Within the same period I was also quite active in various professional social media groups, notably WhatsApp and Telegram. The public health officers were drafting key environmental health COVID-19 indicators for use throughout the country, the OSHAfrica group consisting of health and safety practitioners from Africa were drafting policy documents on return to work /post-covid-19 considerations. I made some contributions to the drafting of these documents mainly focusing on my experience of working in school and also the key role of behaviour change communication in fighting this pandemic.

Never have I seen so many webinar invites in my adult working life like I have witnessed during this period. Working remotely or attending meetings remotely wasn’t quite new to me since I have been doing this with the opportunities Mozilla Foundation has afforded me from time to time. See, for Mozilla, their core mission is to keep the internet open hence over the years they equipped their staff and community members like myself with knowledge on collaboration tools to conduct work and meetings remotely. To this end, video applications like Zoom and the ethics around attending webinars was not a new phenomenon to me. I managed to sign up for a few webinars including one coordinated by the African Union Development Agency (AUDA) and another by the International Labour Organization(ILO) which were scheduled during the annual world health and safety at work day on 28th April. These webinars brought together experts from different countries , representing different agencies sharing their experiences in fighting the pandemic and also what tools and information are available to professionals for use in their countries. For example it is in the AUDA webinar that I learnt that Africa CDC has been at the centre of coordinating preparedness to handle COVID-19 for the African Union member states and that there is a continent wide strategy whose two main goals are; to prevent severe illness and death and minimizing social and economic disruptions as a consequence of COVID-19 in the African continent. I was also able to attend alongside my colleague, a nurse, another webinar coordinated by WHO where UNICEF and other researchers from Europe were able to share considerations that need to be made specifically for reopening schools. It was quite eye-opening providing us with the overall thinking process schools need to have , including looking out for marginalized children whom the pandemic may have affected to the extent of not being able to resume their studies, psycho-social support for those children who may have lost their loved ones.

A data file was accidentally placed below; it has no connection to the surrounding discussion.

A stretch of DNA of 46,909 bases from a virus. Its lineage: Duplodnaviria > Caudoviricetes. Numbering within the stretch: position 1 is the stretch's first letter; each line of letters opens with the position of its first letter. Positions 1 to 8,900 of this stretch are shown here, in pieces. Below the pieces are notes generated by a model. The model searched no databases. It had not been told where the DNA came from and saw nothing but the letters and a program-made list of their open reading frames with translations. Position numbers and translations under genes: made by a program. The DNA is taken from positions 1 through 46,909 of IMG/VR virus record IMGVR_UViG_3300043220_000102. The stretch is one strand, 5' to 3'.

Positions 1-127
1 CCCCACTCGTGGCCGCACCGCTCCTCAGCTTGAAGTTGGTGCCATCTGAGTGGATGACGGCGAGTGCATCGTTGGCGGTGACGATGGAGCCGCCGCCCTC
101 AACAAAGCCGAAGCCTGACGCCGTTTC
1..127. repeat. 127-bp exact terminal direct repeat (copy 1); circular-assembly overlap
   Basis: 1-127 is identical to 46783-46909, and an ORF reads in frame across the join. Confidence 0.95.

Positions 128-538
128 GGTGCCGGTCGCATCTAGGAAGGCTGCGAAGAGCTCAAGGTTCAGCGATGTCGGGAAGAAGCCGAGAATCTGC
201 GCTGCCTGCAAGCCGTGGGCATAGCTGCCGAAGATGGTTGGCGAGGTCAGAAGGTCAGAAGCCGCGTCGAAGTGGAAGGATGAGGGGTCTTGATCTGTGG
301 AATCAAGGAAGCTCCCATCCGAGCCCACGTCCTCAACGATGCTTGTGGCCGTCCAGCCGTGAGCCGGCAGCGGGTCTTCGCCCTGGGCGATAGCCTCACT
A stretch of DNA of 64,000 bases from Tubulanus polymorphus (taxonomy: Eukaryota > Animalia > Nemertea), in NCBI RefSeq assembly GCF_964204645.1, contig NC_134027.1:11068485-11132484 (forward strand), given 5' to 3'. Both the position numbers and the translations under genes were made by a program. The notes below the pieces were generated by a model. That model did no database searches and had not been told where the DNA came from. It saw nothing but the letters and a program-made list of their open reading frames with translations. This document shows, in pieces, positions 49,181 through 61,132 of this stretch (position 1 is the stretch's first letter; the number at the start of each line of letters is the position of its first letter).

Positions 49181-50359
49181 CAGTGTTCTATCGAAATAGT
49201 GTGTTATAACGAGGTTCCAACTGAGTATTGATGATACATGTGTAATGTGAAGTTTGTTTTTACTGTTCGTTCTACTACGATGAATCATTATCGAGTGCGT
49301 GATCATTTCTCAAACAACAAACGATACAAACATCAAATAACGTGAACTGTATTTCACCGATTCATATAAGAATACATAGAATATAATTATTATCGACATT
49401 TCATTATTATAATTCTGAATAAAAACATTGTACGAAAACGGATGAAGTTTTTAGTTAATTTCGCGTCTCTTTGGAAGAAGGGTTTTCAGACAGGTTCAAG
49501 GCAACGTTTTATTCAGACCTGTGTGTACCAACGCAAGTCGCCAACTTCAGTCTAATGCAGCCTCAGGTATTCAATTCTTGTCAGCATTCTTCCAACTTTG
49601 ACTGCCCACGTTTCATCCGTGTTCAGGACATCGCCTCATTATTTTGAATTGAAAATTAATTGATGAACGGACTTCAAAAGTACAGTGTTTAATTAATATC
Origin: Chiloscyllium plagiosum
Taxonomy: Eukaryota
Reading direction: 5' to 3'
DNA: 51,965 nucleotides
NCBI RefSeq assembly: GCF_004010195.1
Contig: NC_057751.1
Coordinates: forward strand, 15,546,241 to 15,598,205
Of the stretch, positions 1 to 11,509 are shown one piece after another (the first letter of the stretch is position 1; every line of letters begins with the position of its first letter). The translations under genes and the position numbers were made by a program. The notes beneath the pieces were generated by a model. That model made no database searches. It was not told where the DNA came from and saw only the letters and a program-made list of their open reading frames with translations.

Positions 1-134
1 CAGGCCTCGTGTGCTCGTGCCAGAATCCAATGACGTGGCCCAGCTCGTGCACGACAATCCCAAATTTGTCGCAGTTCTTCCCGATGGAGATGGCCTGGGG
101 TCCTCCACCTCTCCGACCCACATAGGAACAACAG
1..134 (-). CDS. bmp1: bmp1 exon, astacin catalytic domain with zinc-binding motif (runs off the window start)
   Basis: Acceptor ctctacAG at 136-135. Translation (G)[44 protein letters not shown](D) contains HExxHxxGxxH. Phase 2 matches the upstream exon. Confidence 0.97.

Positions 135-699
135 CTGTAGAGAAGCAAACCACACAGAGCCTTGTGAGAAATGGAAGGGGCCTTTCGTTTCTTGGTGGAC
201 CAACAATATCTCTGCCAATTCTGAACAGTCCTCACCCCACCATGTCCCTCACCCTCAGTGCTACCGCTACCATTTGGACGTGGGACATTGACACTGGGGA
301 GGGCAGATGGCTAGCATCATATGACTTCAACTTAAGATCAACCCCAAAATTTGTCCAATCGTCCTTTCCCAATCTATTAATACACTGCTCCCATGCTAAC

All these activities have been quite useful so far in helping me appreciate my role in the fight against the COVID-19 pandemic . It has also jolted me to begin collaborating with some of my colleagues to prepare procedures and guidelines that the workplace will need to implement in case we need to return to work. These guidelines are all encompassing from infectious waste management, distribution and use of personal protective equipment, risk communication, risk assessments for various activities, infection prevention and control measures to be deployed including training for cleaners.

Wangari Maathai, the first African woman to win the Nobel peace prize once gave an anecdote about making your contribution the humming bird way — with the key message being however insignificant or small you may seem, doing the best you can , with whatever you have when faced with a challenge, it counts for something. Talking to my colleagues, two women, I realized that they went through the same emotional cycle when the pandemic started. Miriam Nyokabi, a communications professional, figured that her hummingbird contribution was to print for us some flyers on hand washing and information on COVID-19 so that we can put them up in our residential flats , sharing the information with our neighbours.

Eunice Maridany on the other hand, a cohort 3 METIS fellow took part in the METIS community initiative of providing home learning booklets for students in nursery, primary and secondary schools around the country. She coordinated the delivery and distribution of some of the booklets in her home village in Kipkelion, Kericho with the help of her mother and niece. It is in these small acts, that we are doing individually and collectively that will in the end count for something in our fight against the novel coronavirus(covid-19) pandemic.

A copy of one of the home learning guides co- created by the METIS community

Go on, and be a hummingbird — do the best you can!



Educator|| Social and internet Justice enthusiast||Multidisciplinary scholar||- Currently churning out knowledge in occupational health|| Mozilla contributor.

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Winnie Rabera

Educator|| Social and internet Justice enthusiast||Multidisciplinary scholar||- Currently churning out knowledge in occupational health|| Mozilla contributor.